When Éowyn fell in love with Aragorn, it was his fidelity to Arwen that prevented him from reciprocating. This motivated Éowyn's subsequent heroism during the Battle of the Pelennor Fields, which had major repercussions for the defense of Middle-earth. Arwen served as inspiration and motivation for Aragorn, who had to become King before he could wed her.
Before taking the Paths of the Dead, Aragorn was met by a group consisting of Dúnedain, and Arwen's brothers, Elladan and Elrohir. They brought to him a banner of black cloth: a gift made by Arwen, and a sign that encouraged him to take the difficult path. When the banner was unfurled at the Battle of the Pelennor Fields to reveal the emblem of Elendil in Mithril, gems, and gold, it was the first triumphant announcement of the King's return.
She arrived at Minas Tirith after Aragorn had become King of Gondor and Arnor, and they were married. Arwen married Aragorn on Midsummer's Day in the year TA 3019, after the end of the War of the Ring. She became Queen of the Reunited Kingdoms of Arnor and Gondor. After marrying Aragorn, she bestowed upon Frodo Baggins a gift: Her place on the ships to Valinor. She bore Aragorn's son, Eldarion, sometime during the Fourth Age along with several unnamed daughters.
But Arwen went forth from the House, in the light of her eyes was quenched, and it seemed to her people that she had become cold and grey as nightfall in winter that comes without a star. Then she said farewell to Eldarion, and to her daughters, and to all whom she had loved; and she went out from the city of Minas Tirith and passed away to the land of Lórien, and dwelt there alone under the fading trees until winter came. Galadriel had passed away and Celeborn was also gone, and the land was silent.
There at last when the mallorn-leaves were falling, but spring had not yet come, she laid herself to rest upon Cerin Amroth; and there is her green grave, until the world is changed, and all the days of her life are utterly forgotten by men that come after, and elanor and niphredil bloom no more east of the Sea.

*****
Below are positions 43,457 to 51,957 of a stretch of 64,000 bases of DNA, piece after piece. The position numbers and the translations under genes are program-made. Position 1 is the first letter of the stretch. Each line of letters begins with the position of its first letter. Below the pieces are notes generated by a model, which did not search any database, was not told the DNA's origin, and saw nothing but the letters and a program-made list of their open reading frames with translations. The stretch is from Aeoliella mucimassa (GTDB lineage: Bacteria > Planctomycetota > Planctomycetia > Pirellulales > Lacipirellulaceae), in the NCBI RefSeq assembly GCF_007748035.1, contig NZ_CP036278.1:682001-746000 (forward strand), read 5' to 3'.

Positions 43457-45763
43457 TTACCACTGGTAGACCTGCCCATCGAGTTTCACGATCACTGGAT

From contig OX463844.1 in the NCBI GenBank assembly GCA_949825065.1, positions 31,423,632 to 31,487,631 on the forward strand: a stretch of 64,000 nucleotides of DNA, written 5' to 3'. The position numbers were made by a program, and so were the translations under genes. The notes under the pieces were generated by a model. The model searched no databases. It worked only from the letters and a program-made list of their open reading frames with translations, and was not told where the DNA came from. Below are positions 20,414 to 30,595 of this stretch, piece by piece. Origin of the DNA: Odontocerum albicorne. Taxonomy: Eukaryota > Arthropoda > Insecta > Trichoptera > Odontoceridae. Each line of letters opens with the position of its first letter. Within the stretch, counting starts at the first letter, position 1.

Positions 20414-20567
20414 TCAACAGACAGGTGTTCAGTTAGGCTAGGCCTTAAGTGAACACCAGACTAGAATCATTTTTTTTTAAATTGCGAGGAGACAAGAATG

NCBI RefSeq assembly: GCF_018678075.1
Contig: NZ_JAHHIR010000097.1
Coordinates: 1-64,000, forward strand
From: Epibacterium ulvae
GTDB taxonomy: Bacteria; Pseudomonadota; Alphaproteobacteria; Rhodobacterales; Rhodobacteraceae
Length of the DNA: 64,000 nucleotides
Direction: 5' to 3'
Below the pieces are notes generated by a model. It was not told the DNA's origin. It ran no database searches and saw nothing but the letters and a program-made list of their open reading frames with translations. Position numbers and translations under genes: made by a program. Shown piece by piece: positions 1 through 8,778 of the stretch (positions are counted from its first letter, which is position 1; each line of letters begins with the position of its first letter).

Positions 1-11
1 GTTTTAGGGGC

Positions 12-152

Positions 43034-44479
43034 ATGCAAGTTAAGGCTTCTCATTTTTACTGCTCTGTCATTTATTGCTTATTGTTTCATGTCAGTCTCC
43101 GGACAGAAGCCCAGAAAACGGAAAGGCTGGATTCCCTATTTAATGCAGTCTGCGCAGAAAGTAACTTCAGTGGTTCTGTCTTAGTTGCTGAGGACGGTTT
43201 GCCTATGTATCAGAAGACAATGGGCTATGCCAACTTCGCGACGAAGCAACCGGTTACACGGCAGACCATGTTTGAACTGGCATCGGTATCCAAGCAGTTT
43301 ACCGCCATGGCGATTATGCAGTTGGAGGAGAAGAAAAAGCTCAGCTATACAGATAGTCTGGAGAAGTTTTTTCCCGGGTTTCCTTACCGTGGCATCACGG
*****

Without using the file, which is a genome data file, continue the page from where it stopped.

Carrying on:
— The Lord of the Rings, Appendix A.
Arwen was born in TA 241 and her age was 2,710 when she met Aragorn in TA 2951. Thus she was 2,690 years older than Aragorn, who was born on March 1st TA 2931. Her age was 2,777 or 2,776 at the time of the Council of Elrond. She died at the age of 2,901 in SR 1542.
Portrayal in adaptationsEdit
- "I would rather spend one lifetime with you than face all the Ages of this world alone."
- —Arwen to Aragorn in The Fellowship of the Ring (film)
She was portrayed in The Fellowship of the Ring, The Two Towers, and The Return of the King by the American actress Liv Tyler. In the Fellowship of the Ring film, it was she who met Frodo at the ford instead of Glorfindel and wielding the fictional sword Hadhafang. She was not mentioned or featured in Ralph Bakshi's The Lord of the Rings.
Arwen was voiced by Sonia Fraser in The Lord of the Rings (1981 radio series) was voiced by Kath Soucie in The Lord of the Rings: The Fellowship of the Ring (video game). In the fan film The Hunt for Gollum, Arwen made an appearance and was played by Rita Ramnani. In The Lord of the Rings: Conquest, Arwen is a playable hero through a DLC.
Behind the ScenesEdit
In the booksEdit
In the moviesEdit
|Half-elves of Arda|
- ↑ The Lord of the Rings: The Fellowship of the Ring, "Many Meetings"
- ↑ The Lord of the Rings: The Return of the King, "The Passing of the Grey Company"
- ↑ The Lord of the Rings: The Return of the King, "The Battle of the Pelennor Fields"
- ↑ The Lord of the Rings: Appendix A, "The Númenorean Kings", "The Tale of Aragorn and Arwen"
- ↑ The Complete Guide to Middle-earth